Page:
The recent United Airlines fiasco reminded me of Canadian columnist Mark Steyn’s point that the reason the 9/11 terrorists were able to subdue three enormous aircraft full of people was because air travel is as close to a regulated utopia America has ever created.
People are treated like children no matter how many flights they take. Everything on an aircraft is organised by the tightest regulations. As a passenger, your only job is to buy the ticket and sit still. In case of emergency, do nothing and wait for the authorities. The safety lessons are, as Fight Club said, the airline’s way of assuaging the fear of flying – an illusion of safety.
But on 9/11, those docile passengers followed the rules perfectly despite the fact that in front of them stood sweating, nervous men armed only with craft knives. They all died as a result. However, the passengers on United Airlines flight 93 ignored those rules. Whether those few brave individuals thought they were saving lives on the ground or their own necks doesn't really matter. What counts is they acted as individuals because the system had failed them in the only way that matters.
That fourth aircraft, the one that crashed in Pennsylvania, is the exception that proves the rule. As Mr Steyn notes in America Alone:
“The first three planes were effectively a flying European Union, where the rights of the citizens had been appropriated by the FAA’s flying nanny state. Up there where the air is rarefied, all your liberties have been regulated away: there’s no smoking, there’s 100% gun control, you’re obliged by law to do everything the cabin crew tell you, if the stewardess – whoops, sorry – the flight attendant’s rude to you, tough, if you’re rude back, you’ll be arrested on landing. For thirty years, passengers surrendered more and more rights for the illusion of safety, and, as a result, thousands died.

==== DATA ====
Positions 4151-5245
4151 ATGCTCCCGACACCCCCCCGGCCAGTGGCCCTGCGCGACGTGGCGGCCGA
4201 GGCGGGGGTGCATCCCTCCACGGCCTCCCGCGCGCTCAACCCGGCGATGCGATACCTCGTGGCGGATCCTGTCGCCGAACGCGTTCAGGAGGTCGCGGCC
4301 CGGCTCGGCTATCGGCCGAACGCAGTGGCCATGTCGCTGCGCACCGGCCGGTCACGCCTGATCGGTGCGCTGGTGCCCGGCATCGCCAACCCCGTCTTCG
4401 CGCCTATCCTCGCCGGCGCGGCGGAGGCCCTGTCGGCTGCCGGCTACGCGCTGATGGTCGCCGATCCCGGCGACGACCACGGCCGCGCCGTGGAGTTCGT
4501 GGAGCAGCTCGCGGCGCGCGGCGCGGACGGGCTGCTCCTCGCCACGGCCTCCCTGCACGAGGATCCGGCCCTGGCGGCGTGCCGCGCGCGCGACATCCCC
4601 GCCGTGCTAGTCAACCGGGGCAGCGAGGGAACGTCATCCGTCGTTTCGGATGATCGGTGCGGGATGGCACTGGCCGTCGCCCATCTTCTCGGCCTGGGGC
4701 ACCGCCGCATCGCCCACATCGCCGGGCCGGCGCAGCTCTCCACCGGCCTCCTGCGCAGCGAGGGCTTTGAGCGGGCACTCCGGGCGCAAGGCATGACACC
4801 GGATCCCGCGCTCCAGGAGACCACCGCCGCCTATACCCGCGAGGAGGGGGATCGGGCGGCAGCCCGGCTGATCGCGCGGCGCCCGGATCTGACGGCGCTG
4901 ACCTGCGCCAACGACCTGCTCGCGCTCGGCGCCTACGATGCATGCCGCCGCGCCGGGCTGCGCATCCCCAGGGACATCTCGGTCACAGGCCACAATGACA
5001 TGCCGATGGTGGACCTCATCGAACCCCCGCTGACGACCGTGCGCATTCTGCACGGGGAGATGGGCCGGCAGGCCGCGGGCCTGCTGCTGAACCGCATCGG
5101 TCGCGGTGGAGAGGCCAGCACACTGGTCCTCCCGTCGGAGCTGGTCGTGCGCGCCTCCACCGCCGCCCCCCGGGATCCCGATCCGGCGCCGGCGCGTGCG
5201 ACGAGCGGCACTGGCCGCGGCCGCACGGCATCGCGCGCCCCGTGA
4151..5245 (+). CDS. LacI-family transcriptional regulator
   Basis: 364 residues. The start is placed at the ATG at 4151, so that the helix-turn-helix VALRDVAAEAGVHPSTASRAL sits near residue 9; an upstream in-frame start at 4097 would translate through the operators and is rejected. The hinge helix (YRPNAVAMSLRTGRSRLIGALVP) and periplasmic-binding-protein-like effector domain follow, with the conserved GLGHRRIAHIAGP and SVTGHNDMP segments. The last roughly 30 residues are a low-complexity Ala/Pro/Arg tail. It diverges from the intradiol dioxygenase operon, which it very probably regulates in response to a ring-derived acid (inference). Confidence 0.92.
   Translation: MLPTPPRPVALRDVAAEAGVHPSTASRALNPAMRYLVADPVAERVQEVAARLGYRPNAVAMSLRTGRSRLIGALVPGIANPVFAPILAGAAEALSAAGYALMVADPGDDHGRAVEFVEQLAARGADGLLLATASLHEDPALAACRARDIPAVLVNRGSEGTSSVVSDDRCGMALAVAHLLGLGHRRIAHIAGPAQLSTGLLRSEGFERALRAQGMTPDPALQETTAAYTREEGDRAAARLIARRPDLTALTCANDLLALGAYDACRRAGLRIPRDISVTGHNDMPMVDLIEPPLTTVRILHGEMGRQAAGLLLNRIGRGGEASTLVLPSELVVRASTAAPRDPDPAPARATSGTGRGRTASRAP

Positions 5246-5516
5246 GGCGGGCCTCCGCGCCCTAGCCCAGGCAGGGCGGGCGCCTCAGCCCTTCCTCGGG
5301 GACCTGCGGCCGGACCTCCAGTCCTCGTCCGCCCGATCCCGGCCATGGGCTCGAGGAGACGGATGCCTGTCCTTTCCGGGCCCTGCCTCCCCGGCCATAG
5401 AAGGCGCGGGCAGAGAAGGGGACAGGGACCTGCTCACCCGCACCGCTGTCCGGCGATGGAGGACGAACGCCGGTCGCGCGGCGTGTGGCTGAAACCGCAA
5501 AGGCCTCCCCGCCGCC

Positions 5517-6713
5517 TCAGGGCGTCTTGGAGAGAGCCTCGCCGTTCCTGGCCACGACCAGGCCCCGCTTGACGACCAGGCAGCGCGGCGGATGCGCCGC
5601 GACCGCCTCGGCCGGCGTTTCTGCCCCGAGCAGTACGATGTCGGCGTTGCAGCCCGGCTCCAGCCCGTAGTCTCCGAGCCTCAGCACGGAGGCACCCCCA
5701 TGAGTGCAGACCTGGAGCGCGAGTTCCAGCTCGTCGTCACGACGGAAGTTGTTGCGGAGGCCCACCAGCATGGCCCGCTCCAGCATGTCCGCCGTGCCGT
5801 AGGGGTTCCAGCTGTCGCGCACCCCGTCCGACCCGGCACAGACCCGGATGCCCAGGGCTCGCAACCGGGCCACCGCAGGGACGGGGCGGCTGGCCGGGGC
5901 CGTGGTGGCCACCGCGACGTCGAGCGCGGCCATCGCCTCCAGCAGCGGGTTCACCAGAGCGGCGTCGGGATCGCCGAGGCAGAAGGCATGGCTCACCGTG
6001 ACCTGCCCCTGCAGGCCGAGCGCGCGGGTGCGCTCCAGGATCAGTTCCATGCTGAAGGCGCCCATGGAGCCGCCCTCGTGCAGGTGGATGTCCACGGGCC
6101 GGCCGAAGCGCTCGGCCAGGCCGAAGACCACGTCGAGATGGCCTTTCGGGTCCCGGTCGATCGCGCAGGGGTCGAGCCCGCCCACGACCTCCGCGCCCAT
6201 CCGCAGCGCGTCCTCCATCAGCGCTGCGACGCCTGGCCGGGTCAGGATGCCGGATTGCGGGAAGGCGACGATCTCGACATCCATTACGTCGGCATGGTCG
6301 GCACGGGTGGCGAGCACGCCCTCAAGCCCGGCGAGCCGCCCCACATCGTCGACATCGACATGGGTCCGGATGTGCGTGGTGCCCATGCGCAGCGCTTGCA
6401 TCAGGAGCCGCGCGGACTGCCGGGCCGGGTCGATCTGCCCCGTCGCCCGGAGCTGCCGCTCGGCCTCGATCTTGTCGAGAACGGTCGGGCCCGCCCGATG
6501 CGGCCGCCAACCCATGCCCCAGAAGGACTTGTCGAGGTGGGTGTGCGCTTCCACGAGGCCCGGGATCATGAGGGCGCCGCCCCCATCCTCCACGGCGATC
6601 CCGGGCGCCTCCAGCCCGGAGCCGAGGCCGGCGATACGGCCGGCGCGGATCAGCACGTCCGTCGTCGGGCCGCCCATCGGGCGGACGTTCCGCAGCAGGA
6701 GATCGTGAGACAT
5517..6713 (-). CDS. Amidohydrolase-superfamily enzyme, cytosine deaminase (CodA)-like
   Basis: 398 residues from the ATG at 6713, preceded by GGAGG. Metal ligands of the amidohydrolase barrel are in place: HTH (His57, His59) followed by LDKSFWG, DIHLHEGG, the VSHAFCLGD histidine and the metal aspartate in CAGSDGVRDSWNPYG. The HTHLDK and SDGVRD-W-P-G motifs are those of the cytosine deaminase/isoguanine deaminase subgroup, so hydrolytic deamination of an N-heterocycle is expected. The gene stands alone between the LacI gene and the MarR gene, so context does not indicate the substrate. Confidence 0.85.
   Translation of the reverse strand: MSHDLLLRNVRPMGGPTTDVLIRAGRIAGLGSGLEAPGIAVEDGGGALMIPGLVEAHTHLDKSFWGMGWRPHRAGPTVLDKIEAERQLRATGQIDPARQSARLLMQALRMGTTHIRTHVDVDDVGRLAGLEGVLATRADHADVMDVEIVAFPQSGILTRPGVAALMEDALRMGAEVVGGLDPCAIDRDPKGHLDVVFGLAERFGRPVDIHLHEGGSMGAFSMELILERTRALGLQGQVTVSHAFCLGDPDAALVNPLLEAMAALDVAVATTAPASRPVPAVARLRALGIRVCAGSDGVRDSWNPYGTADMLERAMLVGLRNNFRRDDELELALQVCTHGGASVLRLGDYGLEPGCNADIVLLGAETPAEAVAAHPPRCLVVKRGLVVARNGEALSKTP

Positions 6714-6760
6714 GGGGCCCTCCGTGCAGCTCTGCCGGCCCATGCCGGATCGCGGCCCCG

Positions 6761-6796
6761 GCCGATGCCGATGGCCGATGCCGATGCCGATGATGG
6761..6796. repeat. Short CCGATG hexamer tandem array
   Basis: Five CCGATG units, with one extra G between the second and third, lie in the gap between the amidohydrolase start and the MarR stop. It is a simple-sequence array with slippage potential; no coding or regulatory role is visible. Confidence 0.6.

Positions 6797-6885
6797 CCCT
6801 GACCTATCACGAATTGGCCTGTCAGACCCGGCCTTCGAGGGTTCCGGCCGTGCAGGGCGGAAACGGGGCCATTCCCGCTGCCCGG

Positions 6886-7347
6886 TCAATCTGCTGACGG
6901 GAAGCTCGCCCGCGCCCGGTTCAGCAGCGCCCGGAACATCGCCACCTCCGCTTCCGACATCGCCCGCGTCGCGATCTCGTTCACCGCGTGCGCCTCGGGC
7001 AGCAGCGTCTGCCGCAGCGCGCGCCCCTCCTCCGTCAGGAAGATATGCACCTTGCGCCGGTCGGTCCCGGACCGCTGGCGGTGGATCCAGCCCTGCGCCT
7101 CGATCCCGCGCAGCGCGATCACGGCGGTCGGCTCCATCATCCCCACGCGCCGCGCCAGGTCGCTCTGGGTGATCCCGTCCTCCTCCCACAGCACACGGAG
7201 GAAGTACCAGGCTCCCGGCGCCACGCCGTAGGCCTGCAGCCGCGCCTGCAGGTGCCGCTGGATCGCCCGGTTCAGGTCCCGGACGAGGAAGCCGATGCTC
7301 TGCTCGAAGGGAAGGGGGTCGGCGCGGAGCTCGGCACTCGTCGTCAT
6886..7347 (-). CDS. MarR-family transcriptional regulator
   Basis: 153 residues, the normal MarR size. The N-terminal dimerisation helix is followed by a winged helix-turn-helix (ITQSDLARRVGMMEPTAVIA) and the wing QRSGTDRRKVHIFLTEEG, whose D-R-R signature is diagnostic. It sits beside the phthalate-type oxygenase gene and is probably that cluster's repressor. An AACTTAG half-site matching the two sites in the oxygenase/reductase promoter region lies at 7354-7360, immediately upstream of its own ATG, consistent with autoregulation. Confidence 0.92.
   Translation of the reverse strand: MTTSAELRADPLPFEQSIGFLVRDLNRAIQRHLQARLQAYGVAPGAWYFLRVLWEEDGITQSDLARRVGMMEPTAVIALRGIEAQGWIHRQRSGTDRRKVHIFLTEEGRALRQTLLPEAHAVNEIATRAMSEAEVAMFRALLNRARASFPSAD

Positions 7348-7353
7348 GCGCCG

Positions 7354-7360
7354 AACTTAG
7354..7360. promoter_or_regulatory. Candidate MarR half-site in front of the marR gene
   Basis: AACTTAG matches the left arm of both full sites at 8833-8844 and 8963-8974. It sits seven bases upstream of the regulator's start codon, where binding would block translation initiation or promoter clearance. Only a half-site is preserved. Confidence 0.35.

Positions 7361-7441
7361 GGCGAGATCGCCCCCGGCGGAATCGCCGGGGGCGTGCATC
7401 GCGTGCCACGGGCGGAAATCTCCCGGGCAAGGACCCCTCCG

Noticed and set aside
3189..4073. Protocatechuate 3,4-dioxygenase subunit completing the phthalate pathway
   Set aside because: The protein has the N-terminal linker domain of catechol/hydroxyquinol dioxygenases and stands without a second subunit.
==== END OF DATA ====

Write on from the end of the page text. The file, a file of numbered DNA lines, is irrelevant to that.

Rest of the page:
“On the fourth plane, Todd Beamer and others reclaimed those rights and demonstrated that they could exercise them more efficiently than government. The Cult of Regulation failed, but the great American virtues of self-reliance and innovation saved the lives of thousands: ‘Let’s roll!’ as Mr Beamer told his fellow passengers.”
This week shows quite clearly, I think, how airlines haven’t evolved much over the intervening years. If anything, they’ve added more regulations. The intelligence scooped from a Special Forces raid in Yemen now means passengers can’t take laptops aboard aircraft travelling from a group of suspected countries. Everyone accepted this as fine. No problem, keep moving.
Water also needs to be requested in silly little cups, for exactly the same reason: intelligence suggested bottled liquid could be explosive precursors. So to continue the illusion of safety, airlines began regulating how passengers can drink the most fundamental building block of life. No one questioned this either.
Now a 69-year-old man flying the same airline as Todd Beamer was dragged off a flight because the staff made him an offer he couldn’t refuse. The flight was apparently booked to capacity, but a few United Airline staff members needed to be aboard. A randomised selection of passengers was chosen and offered hundreds of dollars to vacate their seats.
One doctor refused because he needed to get to his destination, presumably for emergency medical reasons. But those droning, robotic flight attendants were on auto-pilot, and the decision was made to force the man off the plane using police officers. Not other flight attendants. Police officers. Think about that. Also, those officers saw nothing wrong about doing this. Think about that as well.